How Everything (including AEF) Begins with Integrity
I lived in Ghana from 2003 - 2004 while volunteering for a non-profit organization that is known throughout the world for its focus on clear values, honesty, and integrity. I learned pretty quickly, however, that these values were still developing (to put it lightly) within the West African operations.
Even among the volunteers with avowed good intentions, it seemed to me that lying, cheating, and stealing were more the norm than the exception. These were not the first impressions of a newly-arrived American, but rather my observations after living with, working alongside, and developing trust in many individuals. Unfortunately this trust was betrayed repeatedly-- to the point that I had nearly lost hope in my ability to make a difference because, to me, there could be no collaboration or partnership without trust.
My ability to trust others was continually weakened as I took on more responsibilities within the organization and my negative experiences tallied up. But then I encountered two individuals who consistently demonstrated impeccable integrity. I was initially impressed, but remained distant and found ways to observe their actions, reports and work ethic in a variety of settings, including when they would not know I was watching. It became increasingly clear to me that their character would pass any test.
I wondered what I could attribute their honesty to, but there were no simple explanations. These young men had been brought up in the same, if not more destitute, poverty as most of my other colleagues. One was from a rural Ghanaian village (Richard) and the other from Congo (Noel). They both had experienced tragedy with close members of their family.
I finally opened myself up to these young men and they became leaders within the organization. Not only did they maintain their integrity as their responsibilities grew, they had a noticeable effect on the others. They became some of my closest friends and I desired to learn about them and from them.
The three of us all finished our volunteer work about the same time. I returned to the U.S., to the comforts I had grown up with, and into educational and professional opportunities. My friend from Ghana took a bus back to his village. There, his daily lot was to farm or perform other manual labor for his basic sustenance and shelter. I knew that he would and could bear these burdens, but it bothered me that this great leader would spend his hours in this fashion. I received a regular barrage of e-mails and calls for assistance from others in Ghana, but somehow the one person who wasn't asking for help, but who I knew was tirelessly working and developing a plan, always stayed on my mind. Even as a college student without a post-graduation job lined up, I spent much of my time thinking about Richard.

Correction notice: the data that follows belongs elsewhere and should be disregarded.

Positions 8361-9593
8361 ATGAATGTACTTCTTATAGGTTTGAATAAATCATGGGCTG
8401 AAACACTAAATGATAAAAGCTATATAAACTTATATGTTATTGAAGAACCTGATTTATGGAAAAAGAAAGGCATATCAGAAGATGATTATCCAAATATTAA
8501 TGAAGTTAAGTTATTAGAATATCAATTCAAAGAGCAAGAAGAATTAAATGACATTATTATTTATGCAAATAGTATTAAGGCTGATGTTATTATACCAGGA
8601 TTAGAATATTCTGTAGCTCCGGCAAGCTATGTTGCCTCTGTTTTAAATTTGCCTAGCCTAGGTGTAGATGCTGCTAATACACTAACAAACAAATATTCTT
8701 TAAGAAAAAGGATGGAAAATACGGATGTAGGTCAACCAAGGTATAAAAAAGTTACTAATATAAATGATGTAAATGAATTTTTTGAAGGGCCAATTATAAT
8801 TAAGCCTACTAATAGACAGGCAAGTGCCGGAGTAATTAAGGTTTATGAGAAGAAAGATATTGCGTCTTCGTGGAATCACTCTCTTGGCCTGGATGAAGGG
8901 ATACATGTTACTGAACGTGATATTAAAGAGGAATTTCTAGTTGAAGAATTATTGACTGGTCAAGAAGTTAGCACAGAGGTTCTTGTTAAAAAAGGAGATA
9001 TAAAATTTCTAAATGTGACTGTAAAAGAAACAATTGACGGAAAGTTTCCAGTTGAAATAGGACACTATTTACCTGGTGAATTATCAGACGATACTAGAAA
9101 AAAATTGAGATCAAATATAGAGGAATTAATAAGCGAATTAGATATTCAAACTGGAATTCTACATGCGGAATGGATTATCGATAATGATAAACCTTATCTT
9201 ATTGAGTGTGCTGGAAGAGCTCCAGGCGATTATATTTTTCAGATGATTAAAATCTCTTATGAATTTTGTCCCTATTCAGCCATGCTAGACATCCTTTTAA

By the time I was in my first job, I was able to cobble enough support together to help Richard obtain basic post-secondary training in business management and IT systems, but there were no jobs or internships to be found. My preoccupation with Richard now turned into helping him create his own opportunity through entrepreneurship.
At this point, I had become more versed in various models for international development, social enterprise, and Africa-focused aid. Much of the data was not good. It told me of the corruption and management issues plaguing non-profits and aid organizations in Africa. It reiterated the difficulty of operating profitably. The legal commentary suggested that there was almost no legal recourse or remedy against borrowers who chose to disappear. Essentially the informal, entrepreneurial sector had to rely on trust--something that was not in high supply according to my own experience--and now further attested to by the textbooks. I did seek feedback from others who had tried various models in West Africa, and though they found joy in their service--positive results remained a hypothetical concept for most. Despite all of this negative feedback, somehow I just ignored it. Somehow, I was now the wide-eyed optimist about West Africa--and I think the difference was that I knew Richard and Noel. I knew they could be trusted with the tools for success. I knew they would make the most of any opportunity given to them.
It was at this point that I began to collaborate with others about creating a successful business model in Ghana. The advice, support, and assistance I received from friends and mentors resulted in the formation of AEF and our first start-up venture, Global Link Internet Cafe. With our assistance, Richard successfully launched this business. The financial reporting tools and technology he received in this process turned out to be as valuable as anything else. Other businesses and entrepreneurs in the community came to the cafe not only to browse the web, but to receive coaching from Richard on how to manage their small businesses. Soon Richard was able to hire other employees at the cafe and once it had proven it's financial success, AEF called upon the now more experienced Richard to take on a larger project with Empower Academy. Today, Richard is a husband, father of 2, entrepreneur, and leader in his community. Sure, he has received support from AEF, but I personally attribute his ability to rise out of poverty to the karma that follows good character. That is the secret. Proverbs 3: 32-33